Allegheny County Executive Rich Fitzgerald and county controller Chelsa Wagner are among the officials planning a challenge , which was signed by Gov. Tom Corbett in March.
Sponsored by Rep. Daryl Metcalfe, R-Cranberry, the law requires voters to show photo identification before they vote at the polls. After a dry run in the April primary, it is scheduled to take effect for the Nov. 6 general election.
Friday's meeting at the Allegheny County Courthouse included a vote to authorize a lawsuit against the commonwealth based on the unconstitutionality of the Voter ID Act.
“I’ve made no secret of the fact that I am absolutely opposed to the Voter ID law, but this meeting is about something different entirely,” Allegheny County Board of Elections Chair John DeFazio said. “Beyond the unfunded mandates being put on the county for implementation of this law, there are other requirements that are being put on the county that are inappropriate and unlawful.”
The new Voter ID Act requires each elector who appears to vote to first present proof of identification and requires that local election officials verify the proof of identification.
The proof of identification must show the name of the person that “substantially conforms” to the name on the elections register and include a photograph (exception for religious reasons) and an expiration date, and it must not be expired.
If the voter does not have ID, or if the ID is challenged, the voter may cast a provisional ballot, but must provide the same proof of identification within six days of the election, as well as provide an affidavit that they were the same person who tried to vote by machine.
“I am ashamed that Pennsylvania is one of 15 states that has taken steps to disenfranchise our voters, and I have no doubt that the reasons for it are entirely political, because it is not based on evidence of any fraud that is occurring,” Fitzgerald said in a press release issued Friday.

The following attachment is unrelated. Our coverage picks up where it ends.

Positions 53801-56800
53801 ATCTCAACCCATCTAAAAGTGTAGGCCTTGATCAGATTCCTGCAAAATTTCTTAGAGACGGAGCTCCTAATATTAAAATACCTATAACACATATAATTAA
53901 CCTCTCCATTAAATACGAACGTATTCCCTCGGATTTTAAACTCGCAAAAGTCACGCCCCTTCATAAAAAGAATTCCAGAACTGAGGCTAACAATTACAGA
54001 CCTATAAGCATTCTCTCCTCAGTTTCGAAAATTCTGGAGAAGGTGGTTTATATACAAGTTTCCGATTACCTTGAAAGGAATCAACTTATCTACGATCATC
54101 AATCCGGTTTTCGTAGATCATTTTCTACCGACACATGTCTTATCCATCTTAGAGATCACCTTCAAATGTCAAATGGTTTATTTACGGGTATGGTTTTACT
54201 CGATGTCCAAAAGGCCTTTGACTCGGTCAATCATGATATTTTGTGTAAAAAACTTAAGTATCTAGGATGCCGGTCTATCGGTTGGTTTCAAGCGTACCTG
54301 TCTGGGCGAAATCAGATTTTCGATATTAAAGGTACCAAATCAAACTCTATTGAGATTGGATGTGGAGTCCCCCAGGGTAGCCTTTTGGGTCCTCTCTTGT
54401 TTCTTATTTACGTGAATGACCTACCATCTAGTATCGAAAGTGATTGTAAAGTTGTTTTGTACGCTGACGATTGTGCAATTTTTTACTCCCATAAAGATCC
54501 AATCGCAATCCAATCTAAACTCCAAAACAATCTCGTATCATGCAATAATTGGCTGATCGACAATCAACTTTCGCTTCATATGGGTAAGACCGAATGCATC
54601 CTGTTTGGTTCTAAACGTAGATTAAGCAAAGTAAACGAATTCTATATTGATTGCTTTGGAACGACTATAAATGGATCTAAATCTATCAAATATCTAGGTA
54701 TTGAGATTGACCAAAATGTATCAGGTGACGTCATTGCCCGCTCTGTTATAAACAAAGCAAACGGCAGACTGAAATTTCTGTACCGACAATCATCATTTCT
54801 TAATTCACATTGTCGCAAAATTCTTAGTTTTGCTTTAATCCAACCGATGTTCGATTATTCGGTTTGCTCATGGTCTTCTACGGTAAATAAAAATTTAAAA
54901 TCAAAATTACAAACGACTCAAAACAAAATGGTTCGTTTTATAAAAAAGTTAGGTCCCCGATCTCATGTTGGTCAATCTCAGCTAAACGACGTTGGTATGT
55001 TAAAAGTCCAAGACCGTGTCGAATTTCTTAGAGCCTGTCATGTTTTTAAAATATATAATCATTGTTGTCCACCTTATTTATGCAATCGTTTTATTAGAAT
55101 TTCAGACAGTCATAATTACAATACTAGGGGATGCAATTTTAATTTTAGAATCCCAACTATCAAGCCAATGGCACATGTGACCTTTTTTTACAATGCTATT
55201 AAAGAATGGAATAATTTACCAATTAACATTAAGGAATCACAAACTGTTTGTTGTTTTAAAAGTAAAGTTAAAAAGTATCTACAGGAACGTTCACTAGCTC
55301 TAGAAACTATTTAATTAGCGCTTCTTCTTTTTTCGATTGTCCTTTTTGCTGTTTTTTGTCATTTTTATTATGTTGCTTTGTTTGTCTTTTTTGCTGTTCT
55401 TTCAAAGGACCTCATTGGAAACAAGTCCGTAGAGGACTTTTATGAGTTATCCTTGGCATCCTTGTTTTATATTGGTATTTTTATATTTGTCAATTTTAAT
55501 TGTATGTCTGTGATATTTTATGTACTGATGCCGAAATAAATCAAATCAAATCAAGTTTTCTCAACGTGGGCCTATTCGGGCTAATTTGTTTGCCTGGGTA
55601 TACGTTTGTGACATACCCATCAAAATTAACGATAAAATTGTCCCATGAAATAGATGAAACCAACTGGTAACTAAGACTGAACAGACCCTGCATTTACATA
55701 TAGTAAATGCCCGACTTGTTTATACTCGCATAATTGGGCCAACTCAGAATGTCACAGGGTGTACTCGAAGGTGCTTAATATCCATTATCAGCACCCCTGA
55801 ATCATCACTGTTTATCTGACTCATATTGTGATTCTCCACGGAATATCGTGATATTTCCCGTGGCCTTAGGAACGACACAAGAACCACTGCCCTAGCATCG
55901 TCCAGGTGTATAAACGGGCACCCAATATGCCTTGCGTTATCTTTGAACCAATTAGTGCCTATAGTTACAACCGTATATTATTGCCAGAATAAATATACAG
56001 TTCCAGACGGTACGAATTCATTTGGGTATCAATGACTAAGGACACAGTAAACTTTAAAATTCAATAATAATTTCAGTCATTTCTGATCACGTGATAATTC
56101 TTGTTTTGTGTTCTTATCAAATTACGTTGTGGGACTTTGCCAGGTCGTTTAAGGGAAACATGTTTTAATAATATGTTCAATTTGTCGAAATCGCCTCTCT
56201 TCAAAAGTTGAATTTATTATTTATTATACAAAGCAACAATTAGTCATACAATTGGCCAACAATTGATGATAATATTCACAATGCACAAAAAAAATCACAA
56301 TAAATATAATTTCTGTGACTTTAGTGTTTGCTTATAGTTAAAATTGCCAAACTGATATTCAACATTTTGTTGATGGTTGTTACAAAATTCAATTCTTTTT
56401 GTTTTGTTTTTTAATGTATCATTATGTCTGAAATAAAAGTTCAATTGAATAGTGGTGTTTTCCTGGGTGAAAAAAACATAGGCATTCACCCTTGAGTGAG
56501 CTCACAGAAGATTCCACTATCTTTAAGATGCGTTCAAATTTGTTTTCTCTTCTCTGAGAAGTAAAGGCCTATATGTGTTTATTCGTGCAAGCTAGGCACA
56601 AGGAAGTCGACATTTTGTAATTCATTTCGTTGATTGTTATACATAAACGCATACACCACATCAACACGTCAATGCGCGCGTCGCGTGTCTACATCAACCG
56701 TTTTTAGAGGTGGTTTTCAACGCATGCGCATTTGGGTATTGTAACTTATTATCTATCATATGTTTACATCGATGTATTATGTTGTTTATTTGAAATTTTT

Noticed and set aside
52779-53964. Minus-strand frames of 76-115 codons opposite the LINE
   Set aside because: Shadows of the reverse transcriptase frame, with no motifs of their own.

“That being said, the county has the responsibility to implement the provisions of the Voter ID Law, and when we began to review those requirements, it became clear that there is misinformation and changing information, and the county is, essentially, being asked to violate other laws.”
Wagner argues the law violates the Pennsylvania Constitution and federal laws guaranteeing free and equal access to the polls while placing an unfunded mandate on county taxpayers.
“No elected official in our democracy should prevent citizens from voting,” Wagner said in a statement on the Allegheny County website. “We will not stand for this in Allegheny County, and we will not stand for this in Pennsylvania—our nation’s birthplace.
Every elected official must do everything in their power to increase voter participation, not limit it, regardless of party or demographics.”
Wagner joined Fitzgerald at a 2 p.m. press conference Friday to detail efforts to block the law.
The county controller, a Democrat, has endorsed efforts in the courts to keep the law from taking effect before the election and said her office will file an amicus brief in the challenge to the law now pending in Commonwealth Court.
“The cost of implementing Voter ID statewide has been estimated at $11 million, with no aid from the state, so the governor is creating another unfunded mandate for all 67 counties,” Wagner said. “As Pennsylvania’s second-largest county, with large populations of urban, elderly and student voters who would be most harmed, Allegheny County would shoulder a huge financial burden implementing Voter ID.”
The American Civil Liberties Union of Pennsylvania, the Advancement Project, the Public Interest Law Center of Philadelphia and the Washington, D.C., law firm of Arnold & Porter last month asked appeals court judges to overturn the law, the Pittsburgh Post-Gazette reports.
Metcalfe has said the law, which was championed by the Republican party, would prevent impersonation at the polls, fictitious registrations, double-voting and voting by illegal aliens.